One day at a time.

One day at a time.

Saturday, April 7, 2012

Broken, But Beautiful: The Gift of Being Human

Broken up.  Broken hearted.  Broken: out of order.  Broken arm. Just plain broke.

Brokenness does not have a good reputation in our culture.  Some of us come from religious traditions that preached the fallen, broken nature of humanity.  We were constantly told we were in need of redemption and forgiveness, facilitated perhaps by a grace we could never earn.  Eek! This is tough stuff to absorb, especially at five or six years old.

We Unitarian Universalists are different, well sort of…Unitarian Universalism doesn’t espouse a theology of salvation that includes the concupiscence, or inclination to sin.  We don’t hold that we are inherently sinful beings in need of a regular dose of forgiveness.  We hold up the inherent worth and dignity of every person.  We hold up the beauty of this earth and her people.  And yes, we hold up the imperfections, the brokenness and the not-quite-done.  Yes, we too are just plain broke sometimes.

It is our brokenness, we Unitarian Universalists believe, which saves us.

Unitarians believed there was a great oneness of divinity, which connected us beyond any brokenness. The Universalists held we shared a common loving destiny.  We are yes, broken at times and certainly imperfect, but it is not the imperfections that keep us from being saved, but rather the imperfection and brokenness that saves us.  We can consider our future story, offer compassion in the midst of our own pain, and extend mercy because of our imperfections.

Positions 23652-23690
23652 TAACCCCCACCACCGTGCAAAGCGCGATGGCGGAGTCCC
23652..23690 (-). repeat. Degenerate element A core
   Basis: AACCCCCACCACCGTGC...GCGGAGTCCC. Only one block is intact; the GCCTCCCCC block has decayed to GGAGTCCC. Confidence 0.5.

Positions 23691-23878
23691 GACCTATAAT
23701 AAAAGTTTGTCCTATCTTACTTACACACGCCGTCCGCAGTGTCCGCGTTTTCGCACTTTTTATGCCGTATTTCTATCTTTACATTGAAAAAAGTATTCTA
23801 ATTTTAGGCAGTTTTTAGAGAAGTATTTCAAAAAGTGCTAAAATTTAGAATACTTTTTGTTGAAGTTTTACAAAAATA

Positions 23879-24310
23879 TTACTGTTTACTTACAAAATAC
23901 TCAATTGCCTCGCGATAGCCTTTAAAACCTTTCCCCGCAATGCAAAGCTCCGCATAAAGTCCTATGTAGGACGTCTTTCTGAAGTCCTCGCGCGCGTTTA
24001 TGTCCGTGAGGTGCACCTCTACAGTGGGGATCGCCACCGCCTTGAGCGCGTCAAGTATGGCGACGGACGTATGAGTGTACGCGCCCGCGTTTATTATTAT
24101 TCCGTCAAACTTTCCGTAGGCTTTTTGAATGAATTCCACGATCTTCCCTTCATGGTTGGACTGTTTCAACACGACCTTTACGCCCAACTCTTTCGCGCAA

Thus, it is we enter a month that will be filled with images of how our world is still broken, yet beautiful.  

Wars continue as spring blooms.  New babies will be dedicated to our congregation and we to their spiritual journeys as we see a world still struggling to live in harmony.  Members will be welcomed to our congregation, in the midst of a state that would amend its constitution to put some citizens outside of its borders.

Yes, we live in a world of beauty and brokenness, but the goal is not to be perfected by some light or deity.  Rather, we Unitarian Universalists know what it is to be broken and beautiful; to discover our salvation through what could, but will never, separate us. 

Yes the circle is open, but unbroken.

1 comment:

WBR said...

I am learning to value this quote from Rachel Naomi Remen, M.D., author of Kitchen Table Wisdom and My Grandfather’s Blessings:
"Wounding and healing are not opposites. They’re part of the same thing. It is our wounds that enable us to be compassionate with the wounds of others. It is our limitations that make us kind to the limitations of other people. It is our loneliness that helps us to to find other people or to even know they’re alone with an illness. I think I have served people perfectly with parts of myself I used to be ashamed of."

- Rachel Naomi Remen

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